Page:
To help children with lower-limb prostheses keep up with their peers, a research team collected date to determine if a pediatric crossover foot was a promising prosthetic alternative for children engaging in high-intensity movements necessary for active play.
Four children with lower-limb amputations or deficiencies participated in the study. Measurements were taken at baseline with the prescribed prosthesis and six weeks later with the crossover foot. Walking speed, energy cost of walking, anaerobic muscle power, stair climbing speed, ankle power, and cosmesis were evaluated.
Two children had increased walking speed with the same energy cost, one child had decreased speed with increased energy cost, and one child had the same speed with decreased energy cost. Muscle power increased for three of the four children, and ankle power increased for all children while using the crossover foot compared to the prescribed prosthesis. Two children reported knee pain or feeling excessive knee flexion when running with the crossover foot. One child reported negative feelings toward cosmesis of the crossover foot.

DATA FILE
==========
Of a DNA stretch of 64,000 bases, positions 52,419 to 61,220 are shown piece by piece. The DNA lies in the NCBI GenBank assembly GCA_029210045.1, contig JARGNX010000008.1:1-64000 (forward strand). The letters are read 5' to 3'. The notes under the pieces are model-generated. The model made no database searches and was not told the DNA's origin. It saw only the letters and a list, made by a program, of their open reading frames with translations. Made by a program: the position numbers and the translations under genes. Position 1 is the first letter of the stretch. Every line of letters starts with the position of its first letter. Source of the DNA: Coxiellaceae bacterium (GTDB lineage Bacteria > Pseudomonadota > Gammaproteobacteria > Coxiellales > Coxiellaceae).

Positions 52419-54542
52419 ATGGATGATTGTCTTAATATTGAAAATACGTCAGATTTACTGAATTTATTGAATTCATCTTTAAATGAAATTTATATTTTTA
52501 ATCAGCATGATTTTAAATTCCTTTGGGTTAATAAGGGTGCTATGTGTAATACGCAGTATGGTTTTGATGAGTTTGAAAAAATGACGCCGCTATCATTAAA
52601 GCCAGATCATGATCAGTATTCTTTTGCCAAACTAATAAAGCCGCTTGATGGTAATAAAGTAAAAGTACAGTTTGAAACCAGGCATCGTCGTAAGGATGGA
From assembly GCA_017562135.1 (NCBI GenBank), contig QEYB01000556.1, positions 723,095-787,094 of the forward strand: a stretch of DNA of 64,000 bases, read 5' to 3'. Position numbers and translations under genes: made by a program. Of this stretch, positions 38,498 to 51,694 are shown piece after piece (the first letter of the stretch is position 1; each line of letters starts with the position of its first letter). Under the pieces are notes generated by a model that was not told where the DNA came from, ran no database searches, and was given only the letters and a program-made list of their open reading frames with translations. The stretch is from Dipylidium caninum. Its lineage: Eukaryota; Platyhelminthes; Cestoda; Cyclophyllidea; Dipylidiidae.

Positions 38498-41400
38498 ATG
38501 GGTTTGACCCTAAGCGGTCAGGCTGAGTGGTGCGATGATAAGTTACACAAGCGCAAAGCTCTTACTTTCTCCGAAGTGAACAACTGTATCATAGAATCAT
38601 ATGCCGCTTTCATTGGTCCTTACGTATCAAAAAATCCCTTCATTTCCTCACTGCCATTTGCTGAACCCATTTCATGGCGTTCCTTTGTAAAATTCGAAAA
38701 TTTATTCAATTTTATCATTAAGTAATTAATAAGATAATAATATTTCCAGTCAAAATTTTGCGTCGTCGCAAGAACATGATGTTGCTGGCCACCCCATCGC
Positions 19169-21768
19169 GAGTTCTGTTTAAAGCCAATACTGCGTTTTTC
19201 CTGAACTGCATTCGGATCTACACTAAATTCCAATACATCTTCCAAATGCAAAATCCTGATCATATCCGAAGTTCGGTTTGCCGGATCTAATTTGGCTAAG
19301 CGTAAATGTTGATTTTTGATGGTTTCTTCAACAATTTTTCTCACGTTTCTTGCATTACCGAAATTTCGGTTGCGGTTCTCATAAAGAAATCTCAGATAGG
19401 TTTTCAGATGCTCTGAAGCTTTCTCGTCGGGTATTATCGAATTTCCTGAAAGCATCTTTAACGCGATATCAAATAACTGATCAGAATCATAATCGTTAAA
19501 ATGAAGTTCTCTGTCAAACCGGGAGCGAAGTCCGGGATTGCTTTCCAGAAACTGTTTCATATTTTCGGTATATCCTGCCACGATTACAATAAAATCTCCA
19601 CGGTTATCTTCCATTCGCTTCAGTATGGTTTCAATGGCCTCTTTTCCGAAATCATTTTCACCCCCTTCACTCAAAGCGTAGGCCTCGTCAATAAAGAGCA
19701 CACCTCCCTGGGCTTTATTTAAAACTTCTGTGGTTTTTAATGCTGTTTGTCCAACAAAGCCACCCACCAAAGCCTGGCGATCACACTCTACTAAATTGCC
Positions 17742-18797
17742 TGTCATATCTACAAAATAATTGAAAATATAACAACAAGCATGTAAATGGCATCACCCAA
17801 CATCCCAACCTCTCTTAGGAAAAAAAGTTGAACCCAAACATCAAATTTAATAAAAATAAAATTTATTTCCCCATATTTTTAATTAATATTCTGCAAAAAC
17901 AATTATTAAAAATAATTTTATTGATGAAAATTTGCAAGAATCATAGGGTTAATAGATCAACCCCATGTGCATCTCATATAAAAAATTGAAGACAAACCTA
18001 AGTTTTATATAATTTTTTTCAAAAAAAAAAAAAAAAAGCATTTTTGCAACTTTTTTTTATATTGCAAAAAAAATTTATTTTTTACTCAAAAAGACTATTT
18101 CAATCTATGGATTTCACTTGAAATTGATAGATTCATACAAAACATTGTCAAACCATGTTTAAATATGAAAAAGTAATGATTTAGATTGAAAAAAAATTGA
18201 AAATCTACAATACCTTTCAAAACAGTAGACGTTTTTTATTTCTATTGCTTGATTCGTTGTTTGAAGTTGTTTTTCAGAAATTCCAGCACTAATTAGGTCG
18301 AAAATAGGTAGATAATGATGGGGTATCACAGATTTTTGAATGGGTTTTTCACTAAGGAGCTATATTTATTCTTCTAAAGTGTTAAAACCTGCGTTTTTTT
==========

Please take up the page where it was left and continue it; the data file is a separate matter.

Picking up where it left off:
The study suggests crossover feet may benefit active children by improving walking and running performance, and decreasing energy cost. However, knee pain reports or negative feelings toward the atypical design suggest the crossover foot may not be ideal for every child, according to the authors.
The study was published in Prosthetics and Orthotics International.